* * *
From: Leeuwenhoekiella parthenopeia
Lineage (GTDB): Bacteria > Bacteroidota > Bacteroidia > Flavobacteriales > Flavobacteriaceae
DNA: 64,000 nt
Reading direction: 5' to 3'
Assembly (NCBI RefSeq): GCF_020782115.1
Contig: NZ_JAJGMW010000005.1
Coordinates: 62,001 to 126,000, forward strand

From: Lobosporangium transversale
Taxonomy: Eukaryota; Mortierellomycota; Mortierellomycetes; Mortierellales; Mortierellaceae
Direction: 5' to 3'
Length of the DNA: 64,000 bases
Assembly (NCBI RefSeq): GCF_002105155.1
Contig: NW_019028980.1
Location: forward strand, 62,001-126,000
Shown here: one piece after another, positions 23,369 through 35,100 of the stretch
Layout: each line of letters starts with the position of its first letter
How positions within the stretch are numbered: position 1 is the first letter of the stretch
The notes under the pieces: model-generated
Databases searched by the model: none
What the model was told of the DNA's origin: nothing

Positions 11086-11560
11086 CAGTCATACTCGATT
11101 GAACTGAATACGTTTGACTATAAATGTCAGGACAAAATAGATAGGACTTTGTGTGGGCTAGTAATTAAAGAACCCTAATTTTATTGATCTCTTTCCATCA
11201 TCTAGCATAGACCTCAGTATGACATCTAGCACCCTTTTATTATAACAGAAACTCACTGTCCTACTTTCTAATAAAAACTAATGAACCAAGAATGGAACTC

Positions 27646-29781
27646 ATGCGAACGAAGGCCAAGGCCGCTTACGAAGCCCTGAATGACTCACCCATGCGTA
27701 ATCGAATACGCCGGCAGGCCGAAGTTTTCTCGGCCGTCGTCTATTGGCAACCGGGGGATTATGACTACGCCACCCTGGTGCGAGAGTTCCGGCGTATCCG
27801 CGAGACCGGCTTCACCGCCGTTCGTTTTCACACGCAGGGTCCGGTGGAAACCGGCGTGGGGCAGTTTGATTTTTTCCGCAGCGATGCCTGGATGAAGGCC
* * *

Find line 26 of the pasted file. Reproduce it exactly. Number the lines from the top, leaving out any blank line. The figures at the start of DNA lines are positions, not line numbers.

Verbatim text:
27646 ATGCGAACGAAGGCCAAGGCCGCTTACGAAGCCCTGAATGACTCACCCATGCGTA